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A brightening of Jupiter’s auroral 7.8-μm CH4 emission during a solar-wind compression

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journal contribution
posted on 2019-04-30, 14:40 authored by JA Sinclair, GS Orton, J Fernandes, Y Kasaba, TM Sato, T Fujiyoshi, C Tao, MF Vogt, D Grodent, B Bonfond, JI Moses, TK Greathouse, W Dunn, RS Giles, F Tabataba-Vakili, LN Fletcher, PGJ Irwin
Enhanced mid-infrared emission from CH 4 and other stratospheric hydrocarbons has been observed coincident with Jupiter’s ultraviolet auroral emission 1–3 . This suggests that auroral processes and the neutral stratosphere of Jupiter are coupled; however, the exact nature of this coupling is unknown. Here we present a time series of Subaru-COMICS images of Jupiter measured at a wavelength of 7.80 μm on 11–14 January, 4–5 February and 17–20 May 2017. These data show that both the morphology and magnitude of the auroral CH 4 emission vary on daily timescales in relation to external solar-wind conditions. The southern auroral CH 4 emission increased in brightness temperature by about 3.8 K between 15:50 ut, 11 January and 12:57 ut, 12 January, during a predicted solar-wind compression. During the same compression, the northern auroral emission exhibited a duskside brightening, which mimics the morphology observed in the ultraviolet auroral emission during periods of enhanced solar-wind pressure 4,5 . These results suggest that changes in external solar-wind conditions perturb the Jovian magnetosphere in such a way that energetic particles are accelerated into the planet’s atmosphere, deposit their energy as deep as the neutral stratosphere, and modify the thermal structure, the abundance of CH 4 or the population of energy states of CH 4 . We also find that the northern and southern auroral CH 4 emission evolved independently between the January, February and May images, as has been observed at X-ray wavelengths over shorter timescales 6 and at mid-infrared wavelengths over longer timescales 7 .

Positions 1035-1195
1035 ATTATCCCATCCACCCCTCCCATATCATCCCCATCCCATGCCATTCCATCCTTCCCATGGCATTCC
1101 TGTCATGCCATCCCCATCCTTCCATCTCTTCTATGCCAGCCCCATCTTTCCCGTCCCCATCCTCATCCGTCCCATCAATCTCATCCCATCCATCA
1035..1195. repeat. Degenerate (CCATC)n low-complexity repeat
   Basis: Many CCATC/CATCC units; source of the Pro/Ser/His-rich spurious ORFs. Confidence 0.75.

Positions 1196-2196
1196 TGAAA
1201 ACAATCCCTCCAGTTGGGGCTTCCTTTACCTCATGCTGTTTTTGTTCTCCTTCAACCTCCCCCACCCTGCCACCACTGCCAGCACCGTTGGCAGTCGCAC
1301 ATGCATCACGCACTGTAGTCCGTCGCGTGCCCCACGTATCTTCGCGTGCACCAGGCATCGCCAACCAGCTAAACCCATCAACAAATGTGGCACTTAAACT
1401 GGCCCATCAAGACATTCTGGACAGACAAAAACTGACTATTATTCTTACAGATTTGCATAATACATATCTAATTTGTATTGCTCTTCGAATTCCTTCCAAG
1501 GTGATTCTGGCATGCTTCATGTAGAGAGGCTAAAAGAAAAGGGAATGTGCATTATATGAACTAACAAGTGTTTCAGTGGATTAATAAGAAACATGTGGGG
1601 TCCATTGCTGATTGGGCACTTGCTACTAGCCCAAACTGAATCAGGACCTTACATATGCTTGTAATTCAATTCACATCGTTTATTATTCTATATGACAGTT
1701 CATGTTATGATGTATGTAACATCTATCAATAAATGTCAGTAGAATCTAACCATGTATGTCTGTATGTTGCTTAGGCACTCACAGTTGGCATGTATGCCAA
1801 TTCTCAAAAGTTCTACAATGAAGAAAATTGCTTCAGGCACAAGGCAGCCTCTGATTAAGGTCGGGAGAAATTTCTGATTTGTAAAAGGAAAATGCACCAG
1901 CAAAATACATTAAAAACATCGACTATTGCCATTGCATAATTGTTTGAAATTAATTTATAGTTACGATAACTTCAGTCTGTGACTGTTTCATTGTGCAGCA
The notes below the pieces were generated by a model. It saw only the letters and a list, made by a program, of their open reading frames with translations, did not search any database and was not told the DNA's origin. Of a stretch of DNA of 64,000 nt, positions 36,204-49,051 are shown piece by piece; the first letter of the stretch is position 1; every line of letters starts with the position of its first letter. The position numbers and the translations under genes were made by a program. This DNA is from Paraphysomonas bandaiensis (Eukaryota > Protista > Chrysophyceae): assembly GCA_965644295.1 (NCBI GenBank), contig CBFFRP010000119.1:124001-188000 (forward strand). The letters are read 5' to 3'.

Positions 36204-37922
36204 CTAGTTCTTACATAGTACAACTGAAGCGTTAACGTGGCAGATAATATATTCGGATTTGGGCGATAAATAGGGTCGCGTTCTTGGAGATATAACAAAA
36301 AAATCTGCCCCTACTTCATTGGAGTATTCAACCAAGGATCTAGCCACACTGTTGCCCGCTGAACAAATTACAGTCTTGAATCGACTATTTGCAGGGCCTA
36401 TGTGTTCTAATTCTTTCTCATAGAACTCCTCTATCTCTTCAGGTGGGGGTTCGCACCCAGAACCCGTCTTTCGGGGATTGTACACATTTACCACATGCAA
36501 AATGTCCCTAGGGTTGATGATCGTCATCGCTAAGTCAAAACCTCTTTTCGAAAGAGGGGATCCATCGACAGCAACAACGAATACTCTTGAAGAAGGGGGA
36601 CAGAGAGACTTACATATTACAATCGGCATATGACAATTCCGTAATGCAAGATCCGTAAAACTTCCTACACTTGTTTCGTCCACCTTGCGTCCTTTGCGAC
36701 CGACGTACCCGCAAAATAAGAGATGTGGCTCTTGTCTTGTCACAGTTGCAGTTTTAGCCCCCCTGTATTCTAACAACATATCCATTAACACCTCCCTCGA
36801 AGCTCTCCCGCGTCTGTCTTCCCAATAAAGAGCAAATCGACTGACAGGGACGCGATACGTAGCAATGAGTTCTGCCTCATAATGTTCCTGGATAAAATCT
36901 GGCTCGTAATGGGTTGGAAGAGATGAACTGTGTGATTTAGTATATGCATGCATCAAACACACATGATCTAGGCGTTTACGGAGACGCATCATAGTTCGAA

All data presented were obtained at the Subaru Telescope, which is operated by the National Astronomical Observatory of Japan. COMICS observations obtained on 11, 12 January and 19, 20 May were proposed by and awarded to Y.K. using Subaru classical time. COMICS observations on 13, 14 January, 4, 5 February and 17, 18 May were proposed by and awarded to G.S.O. through the Keck-Subaru time exchange programme. We acknowledge the W. M. Keck Observatory, which is operated as a scientific partnership between California Institute of Technology, the University of California and NASA and supported financially by the W. M. Keck Foundation. We recognize and acknowledge the very important cultural role and reverence that the summit of Maunakea has always had within the indigenous Hawaiian community. We are most fortunate to have the opportunity to conduct observations from this mountain. The research was carried out at the Jet Propulsion Laboratory, California Institute of Technology, under a contract with NASA. We thank the NASA Postdoctoral and Caltech programmes for funding and supporting J.A.S. during this research. G.S.O. was supported by grants from NASA to the Jet Propulsion Laboratory/California Institute of Technology.



Nature Astronomy, 2019

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/Organisation/COLLEGE OF SCIENCE AND ENGINEERING/Department of Physics and Astronomy


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Nature Research (part of Springer Nature)



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